Book Name: Desperately Seeking Shah Rukh
Author name: Shrayana Bhattacharya
Rating : 4.5 ⭐
Shah Rukh ko naa nahi bolte, paap lagta hai.
Have you heard this dialogue in Dangal, one of the biggest hits of the other Khan from Bollywood, Amir Khan? That’s the power of the fandom of the superstar Shah Rukh Khan. Omnipresent in absolutely everywhere. So how could I say no to a book that called itself, “Desperately Seeking Shah Rukh.” It would have been a sin to miss that call.
Interestingly the book about the stardom of the superstar is not about his films or Bollywood. Yes the DDLJ, Chak De, Rab ne bana di jodi make their appearances. But those are mentioned in context.
Shrayana Bhattacharya, the author crafts an interesting narrative about sociology, sexism, gender inequality, feminism, and political shifts through the lenses of SRK’s fandom. She skillfully translates dry statistics into interesting stories and does a great job at dissecting the economy through the best medium the country understands, movies and stars.
At the onset let me clarify again, do not judge the book by its cover. The book explores SRK but is not about him. Rather the main protagonists are the female population, born during the 80s, and growing up during the 90s in a changing society comforted by the fantasy of a romantic hero.
A work of 15 years of rigorous survey and observation, the book shed light on the major events in the country till the pandemic. It uses the sisterhood of SRK fandom to discuss issues women in India face every day in their power struggle with patriarchy. Exploring unique aspects like why despite the rise in education, the size of women’s workforce in the country is plummeting downwards, or how the women have to endure continuous surveillance of their dominating families. In the process, it narrates stories of different women from diverse economical and cultural backgrounds including the author herself.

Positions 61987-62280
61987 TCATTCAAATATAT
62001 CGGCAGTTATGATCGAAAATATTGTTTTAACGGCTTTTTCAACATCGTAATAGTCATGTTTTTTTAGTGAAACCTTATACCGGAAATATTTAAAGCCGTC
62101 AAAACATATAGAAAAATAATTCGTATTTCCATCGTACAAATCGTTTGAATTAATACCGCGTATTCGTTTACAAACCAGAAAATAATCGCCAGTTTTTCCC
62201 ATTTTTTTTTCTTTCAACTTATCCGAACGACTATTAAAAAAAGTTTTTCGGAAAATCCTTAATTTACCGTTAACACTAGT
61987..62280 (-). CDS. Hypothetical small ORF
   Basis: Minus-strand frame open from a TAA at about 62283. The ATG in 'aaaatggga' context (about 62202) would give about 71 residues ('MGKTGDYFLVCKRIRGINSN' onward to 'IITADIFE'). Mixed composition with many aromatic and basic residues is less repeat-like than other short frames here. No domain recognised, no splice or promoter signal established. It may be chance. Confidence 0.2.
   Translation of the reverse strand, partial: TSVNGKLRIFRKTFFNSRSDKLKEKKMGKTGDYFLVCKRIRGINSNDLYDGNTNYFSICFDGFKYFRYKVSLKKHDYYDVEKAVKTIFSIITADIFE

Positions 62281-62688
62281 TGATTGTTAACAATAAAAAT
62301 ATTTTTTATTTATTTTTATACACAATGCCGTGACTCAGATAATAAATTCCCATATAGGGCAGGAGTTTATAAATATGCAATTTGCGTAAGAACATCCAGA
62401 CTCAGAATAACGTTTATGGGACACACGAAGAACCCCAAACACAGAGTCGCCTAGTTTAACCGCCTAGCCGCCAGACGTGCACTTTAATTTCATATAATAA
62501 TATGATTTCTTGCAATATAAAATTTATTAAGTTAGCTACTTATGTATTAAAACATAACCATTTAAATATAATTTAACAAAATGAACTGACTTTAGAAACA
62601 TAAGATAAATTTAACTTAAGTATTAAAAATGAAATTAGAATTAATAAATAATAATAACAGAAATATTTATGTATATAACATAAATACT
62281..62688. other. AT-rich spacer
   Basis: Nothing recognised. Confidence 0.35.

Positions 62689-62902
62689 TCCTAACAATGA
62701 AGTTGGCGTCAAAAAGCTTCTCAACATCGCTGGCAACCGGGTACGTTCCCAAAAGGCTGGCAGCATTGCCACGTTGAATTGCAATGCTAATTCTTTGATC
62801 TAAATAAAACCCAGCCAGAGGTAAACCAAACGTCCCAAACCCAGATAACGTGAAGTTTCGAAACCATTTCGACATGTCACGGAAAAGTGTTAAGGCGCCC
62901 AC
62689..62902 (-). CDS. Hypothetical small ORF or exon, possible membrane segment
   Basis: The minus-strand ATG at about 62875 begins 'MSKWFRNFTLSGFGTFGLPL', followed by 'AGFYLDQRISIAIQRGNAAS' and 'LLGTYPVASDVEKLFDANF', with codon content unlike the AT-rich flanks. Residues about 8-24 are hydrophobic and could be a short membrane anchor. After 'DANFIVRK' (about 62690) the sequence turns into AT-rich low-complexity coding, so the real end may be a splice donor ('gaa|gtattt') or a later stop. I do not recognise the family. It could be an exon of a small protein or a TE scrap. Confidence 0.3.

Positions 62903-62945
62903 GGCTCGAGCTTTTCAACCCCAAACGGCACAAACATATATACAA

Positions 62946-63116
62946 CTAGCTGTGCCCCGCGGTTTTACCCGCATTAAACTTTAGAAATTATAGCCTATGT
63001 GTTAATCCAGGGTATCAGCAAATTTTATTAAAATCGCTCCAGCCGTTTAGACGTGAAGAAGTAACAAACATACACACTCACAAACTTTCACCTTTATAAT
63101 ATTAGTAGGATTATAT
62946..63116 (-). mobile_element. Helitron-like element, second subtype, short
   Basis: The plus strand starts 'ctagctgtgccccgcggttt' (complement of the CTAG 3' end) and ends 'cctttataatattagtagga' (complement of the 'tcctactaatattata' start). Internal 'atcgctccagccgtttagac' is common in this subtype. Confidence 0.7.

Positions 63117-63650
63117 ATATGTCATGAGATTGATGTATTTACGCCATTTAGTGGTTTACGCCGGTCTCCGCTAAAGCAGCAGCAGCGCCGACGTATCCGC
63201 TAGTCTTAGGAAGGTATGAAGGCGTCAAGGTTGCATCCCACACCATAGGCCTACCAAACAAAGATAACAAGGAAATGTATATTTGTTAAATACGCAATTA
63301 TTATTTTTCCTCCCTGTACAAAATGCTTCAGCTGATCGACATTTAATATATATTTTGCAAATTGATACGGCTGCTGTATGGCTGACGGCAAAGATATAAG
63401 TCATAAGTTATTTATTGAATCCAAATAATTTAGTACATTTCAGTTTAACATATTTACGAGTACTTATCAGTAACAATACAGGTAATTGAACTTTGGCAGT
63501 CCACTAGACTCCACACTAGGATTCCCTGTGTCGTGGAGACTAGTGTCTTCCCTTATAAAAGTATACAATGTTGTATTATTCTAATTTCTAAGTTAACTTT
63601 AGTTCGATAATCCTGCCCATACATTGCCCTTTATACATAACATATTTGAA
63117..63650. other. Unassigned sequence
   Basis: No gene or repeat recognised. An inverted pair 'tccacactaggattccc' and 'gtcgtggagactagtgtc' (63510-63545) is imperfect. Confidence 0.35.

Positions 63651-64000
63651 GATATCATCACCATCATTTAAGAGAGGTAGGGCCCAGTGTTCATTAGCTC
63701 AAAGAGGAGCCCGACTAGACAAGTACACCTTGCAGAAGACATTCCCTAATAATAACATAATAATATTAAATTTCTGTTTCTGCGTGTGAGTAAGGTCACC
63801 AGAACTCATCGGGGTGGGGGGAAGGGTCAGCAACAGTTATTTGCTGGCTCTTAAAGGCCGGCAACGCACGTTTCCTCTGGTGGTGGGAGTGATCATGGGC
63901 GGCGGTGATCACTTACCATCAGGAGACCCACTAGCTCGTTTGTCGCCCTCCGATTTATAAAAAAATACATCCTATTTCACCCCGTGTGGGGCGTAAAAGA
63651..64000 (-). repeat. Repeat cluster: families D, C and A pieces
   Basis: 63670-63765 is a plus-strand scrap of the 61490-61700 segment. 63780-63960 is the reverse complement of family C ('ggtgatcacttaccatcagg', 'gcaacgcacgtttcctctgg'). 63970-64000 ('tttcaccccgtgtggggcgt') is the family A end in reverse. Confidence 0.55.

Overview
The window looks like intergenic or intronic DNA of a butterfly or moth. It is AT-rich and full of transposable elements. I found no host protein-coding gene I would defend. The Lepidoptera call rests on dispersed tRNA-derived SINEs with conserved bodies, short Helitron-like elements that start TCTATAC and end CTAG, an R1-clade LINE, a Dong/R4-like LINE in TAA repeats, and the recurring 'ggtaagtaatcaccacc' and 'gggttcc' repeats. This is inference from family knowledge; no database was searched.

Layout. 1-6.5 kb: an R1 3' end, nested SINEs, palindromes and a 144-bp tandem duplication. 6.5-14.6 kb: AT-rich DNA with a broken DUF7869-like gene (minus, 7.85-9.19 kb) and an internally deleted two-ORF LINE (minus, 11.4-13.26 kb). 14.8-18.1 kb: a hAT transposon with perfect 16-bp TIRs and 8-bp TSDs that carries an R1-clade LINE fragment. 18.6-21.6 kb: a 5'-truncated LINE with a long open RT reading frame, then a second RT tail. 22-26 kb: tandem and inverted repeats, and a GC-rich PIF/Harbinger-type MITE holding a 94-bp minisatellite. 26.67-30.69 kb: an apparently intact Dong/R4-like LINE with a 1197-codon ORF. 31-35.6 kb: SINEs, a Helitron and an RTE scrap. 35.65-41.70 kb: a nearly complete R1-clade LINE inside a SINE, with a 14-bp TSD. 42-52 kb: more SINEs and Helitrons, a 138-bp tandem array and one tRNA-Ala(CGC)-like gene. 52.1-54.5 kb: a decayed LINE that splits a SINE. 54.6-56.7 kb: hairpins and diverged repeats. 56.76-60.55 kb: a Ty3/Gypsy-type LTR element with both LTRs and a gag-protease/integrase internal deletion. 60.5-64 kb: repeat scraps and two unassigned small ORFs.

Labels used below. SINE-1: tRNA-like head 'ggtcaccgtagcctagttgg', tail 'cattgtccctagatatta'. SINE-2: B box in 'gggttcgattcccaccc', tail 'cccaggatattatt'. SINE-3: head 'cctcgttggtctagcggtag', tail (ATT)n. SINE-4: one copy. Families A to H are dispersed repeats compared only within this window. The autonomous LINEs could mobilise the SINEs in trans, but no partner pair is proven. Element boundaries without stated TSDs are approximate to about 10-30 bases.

Story of Women
Systematically combing through the different spheres of the socio-economic ladder, the book divides itself into 3 parts according to the position of the woman in the discussion on the wealth distribution chart and how each woman connects to a different aspect of Shah Rukh. So part 1 explores the so-called ‘privileged class‘ with anecdotes from the life of the author, her Brahmin engineer friend cum rival, and Rajput affluent homemaker whom she describes as a philosopher.
Part 2 moves to the middle-class women and we get to hear the story of the Accountant, a CA aspirant and now an ambitious government employee. Then there would be Gold, a flight attendant. The common thread between the two apart from finding solace in the romance of the star – both these women were the first girls to break the shackles of domesticity in their families and gain financial independence.
The accountant was undoubtedly my favorite character in the book. When she said, “Our lives are spent offering accounts for everything—where we went, what we ate, what we can cook, who we met… everything must be counted and explained. Women make the best accountants—we have answers for everything, we expect to be probed, our lives are audited.”
I felt truer words were never said.
Part 3 deals with women from low-income families. There is Lily Soren, a migrant fangirl working in the posh Delhi region sharing her wisdom, “If only a real man could appreciate his wife and the tiffin she makes for him the way he does in that movie (Rab Ne Bana Di Jodi), girls would have much better lives.”
Then we get to meet Zahira an informal worker from Ahmedabad for whom SRK is a ‘masculine poetry’ respecting women, or Manju a garment worker who finds her only escapade in his films and songs.
In the pages, the author writes about a fantastical myth grounded in reality.
Fantasizing about an impossibly idealized kind of love they’d seen an actor perform on-screen. Yet, all their real-world efforts were extremely pragmatic, often sacrificing the love they fantasized about as a price for earning status, security, and financial freedom.
These women relied on Shah Rukh when they found the real world and all its pandemics and practicalities inhospitable. Because only the deepest dissatisfaction with reality drives us to dwell in fantasy.
The book mesmerized me in various ways. The best thing about the book is how the author does not mince her strong opinion and does not try to be diplomatic. I have started thinking about aspects that never really crossed my mind before like how the downtrodden woman succumbing to poverty and societal pressure still nurturing impossible dreams.
All that said, the only part of the book which was unappealing for me was the chapter “The One.” More so because it was supposedly the story of the author herself. This particular portion was nauseating for me and if I am to re-read this beautiful collection I will gladly skip that portion.
A highly recommended book. Read it to understand the Indian female psyche and the ground reality of Indian women’s social and economic position.
I’m participating in the #TBRChallenge by Blogchatter